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May 17, 2002
Nanotechnology is not science fiction
Economic Development - The Toronto Biotechnology Initiative (TBI) hosted a
seminar today featuring a discussion on the biological applications of
nanotechnology - the convergence of chemistry, biology and physics to enable us
to do things such as measure, see, predict and make things on the scale of
atoms and molecules.

TBI, a non-profit organization committed to promoting the growth of
biotechnology in Toronto, brings together the worlds of research, government,
business and finance, and is one of the largest biotechnology organizations in
North America. The City of Toronto's Economic Development Division has
supported TBI from its inception as part of its continuing effort to enhance
the international competitiveness of the city's bio-medical industry.

The key note speaker was Dr. Uri Sagman, co-founder and president of C Sixty
Inc., a medical oncologist founder and the executive director of the Canadian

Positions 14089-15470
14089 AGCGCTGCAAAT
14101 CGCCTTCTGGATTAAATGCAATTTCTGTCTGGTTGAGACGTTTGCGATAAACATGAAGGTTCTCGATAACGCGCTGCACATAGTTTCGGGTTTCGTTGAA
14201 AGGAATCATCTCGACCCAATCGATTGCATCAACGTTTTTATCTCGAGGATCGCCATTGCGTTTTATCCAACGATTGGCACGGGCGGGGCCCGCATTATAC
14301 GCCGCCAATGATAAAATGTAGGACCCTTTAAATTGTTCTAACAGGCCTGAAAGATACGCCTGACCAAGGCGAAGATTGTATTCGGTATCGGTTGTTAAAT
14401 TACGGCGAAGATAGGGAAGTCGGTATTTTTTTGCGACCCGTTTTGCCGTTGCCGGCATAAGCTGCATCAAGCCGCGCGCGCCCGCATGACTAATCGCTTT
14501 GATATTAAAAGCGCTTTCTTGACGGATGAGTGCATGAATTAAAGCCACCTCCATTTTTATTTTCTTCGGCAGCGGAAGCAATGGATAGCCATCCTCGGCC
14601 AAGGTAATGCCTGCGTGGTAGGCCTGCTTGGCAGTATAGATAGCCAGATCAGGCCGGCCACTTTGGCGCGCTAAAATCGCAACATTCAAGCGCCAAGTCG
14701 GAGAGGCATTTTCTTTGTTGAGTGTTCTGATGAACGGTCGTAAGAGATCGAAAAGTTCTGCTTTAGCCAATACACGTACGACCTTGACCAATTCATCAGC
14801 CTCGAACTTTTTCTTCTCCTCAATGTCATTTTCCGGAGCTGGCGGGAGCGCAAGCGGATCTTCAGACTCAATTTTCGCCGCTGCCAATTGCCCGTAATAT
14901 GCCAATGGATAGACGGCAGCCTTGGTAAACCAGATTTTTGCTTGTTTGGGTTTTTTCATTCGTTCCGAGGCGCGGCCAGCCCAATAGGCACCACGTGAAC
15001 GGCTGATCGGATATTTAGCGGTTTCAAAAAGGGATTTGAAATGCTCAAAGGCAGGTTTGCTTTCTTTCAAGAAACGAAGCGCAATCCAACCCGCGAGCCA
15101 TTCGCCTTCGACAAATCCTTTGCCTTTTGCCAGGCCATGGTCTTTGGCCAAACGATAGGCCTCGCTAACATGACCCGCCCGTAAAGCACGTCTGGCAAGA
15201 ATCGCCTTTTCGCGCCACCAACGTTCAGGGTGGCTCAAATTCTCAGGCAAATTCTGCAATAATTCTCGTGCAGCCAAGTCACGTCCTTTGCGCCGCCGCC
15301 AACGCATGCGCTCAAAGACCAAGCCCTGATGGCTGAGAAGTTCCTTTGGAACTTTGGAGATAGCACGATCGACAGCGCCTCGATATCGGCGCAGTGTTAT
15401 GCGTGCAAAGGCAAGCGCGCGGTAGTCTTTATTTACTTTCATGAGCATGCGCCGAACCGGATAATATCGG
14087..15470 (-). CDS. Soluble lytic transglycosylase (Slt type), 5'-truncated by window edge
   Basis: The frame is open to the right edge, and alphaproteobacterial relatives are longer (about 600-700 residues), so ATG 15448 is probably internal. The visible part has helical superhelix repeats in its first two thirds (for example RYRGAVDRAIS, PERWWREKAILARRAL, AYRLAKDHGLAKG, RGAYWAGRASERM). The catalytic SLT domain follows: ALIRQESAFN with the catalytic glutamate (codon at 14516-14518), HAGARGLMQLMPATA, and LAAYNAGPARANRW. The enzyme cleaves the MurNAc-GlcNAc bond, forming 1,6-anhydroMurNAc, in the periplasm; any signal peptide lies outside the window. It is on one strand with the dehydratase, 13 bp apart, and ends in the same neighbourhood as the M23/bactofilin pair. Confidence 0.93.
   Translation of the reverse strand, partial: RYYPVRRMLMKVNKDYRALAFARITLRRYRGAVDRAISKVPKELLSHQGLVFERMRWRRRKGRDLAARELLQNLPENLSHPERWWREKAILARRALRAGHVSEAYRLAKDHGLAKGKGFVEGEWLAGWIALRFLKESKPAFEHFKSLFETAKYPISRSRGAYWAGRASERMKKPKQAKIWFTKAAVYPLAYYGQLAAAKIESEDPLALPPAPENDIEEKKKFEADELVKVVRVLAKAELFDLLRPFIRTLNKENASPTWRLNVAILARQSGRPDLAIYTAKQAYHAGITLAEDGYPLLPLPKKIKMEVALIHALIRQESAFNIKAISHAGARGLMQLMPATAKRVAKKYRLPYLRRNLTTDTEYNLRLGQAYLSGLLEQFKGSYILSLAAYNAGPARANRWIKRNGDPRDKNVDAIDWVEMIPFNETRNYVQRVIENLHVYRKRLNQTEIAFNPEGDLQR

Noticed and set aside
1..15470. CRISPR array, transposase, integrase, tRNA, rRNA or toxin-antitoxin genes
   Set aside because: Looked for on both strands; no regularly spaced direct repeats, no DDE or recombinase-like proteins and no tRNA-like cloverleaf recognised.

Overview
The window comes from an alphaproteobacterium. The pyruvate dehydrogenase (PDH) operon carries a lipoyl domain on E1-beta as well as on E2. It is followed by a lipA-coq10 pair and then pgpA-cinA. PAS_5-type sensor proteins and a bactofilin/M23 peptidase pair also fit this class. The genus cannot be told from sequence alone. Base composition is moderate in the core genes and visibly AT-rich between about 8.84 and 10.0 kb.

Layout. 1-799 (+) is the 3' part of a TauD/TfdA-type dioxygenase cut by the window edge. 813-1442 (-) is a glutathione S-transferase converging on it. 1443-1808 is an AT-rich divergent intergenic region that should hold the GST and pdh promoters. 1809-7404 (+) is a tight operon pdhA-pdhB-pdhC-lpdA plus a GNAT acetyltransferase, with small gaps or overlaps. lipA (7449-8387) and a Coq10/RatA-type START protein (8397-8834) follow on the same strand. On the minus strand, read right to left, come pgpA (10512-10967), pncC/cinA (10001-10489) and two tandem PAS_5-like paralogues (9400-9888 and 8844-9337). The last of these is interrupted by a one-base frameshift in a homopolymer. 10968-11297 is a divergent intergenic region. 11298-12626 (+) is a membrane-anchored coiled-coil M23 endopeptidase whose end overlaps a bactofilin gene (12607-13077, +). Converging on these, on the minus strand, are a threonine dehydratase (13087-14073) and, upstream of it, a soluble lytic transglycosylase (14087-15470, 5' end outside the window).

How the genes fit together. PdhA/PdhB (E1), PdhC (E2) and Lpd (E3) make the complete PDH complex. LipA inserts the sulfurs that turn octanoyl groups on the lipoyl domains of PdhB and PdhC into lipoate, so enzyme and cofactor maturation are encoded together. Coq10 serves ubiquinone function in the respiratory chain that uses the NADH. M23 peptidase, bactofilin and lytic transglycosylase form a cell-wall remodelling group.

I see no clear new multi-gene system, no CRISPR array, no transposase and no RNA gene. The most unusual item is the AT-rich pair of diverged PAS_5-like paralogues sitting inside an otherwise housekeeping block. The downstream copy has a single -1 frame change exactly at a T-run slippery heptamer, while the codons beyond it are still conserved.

Nanobusiness Alliance, and Chairman of GRN Health International - a globally
based academic research organization.

Dr. Sagman described the implications of nanotechnology to biotechnology and
the life science sector through the research and development projects that his
company has undertaken.

"The direct application of nanoscale materials to biological targets is now
yielding promising applications in medicine," said Dr. Sagman. "We are moving
from the conceptual stage to the clinic and it's very exciting."

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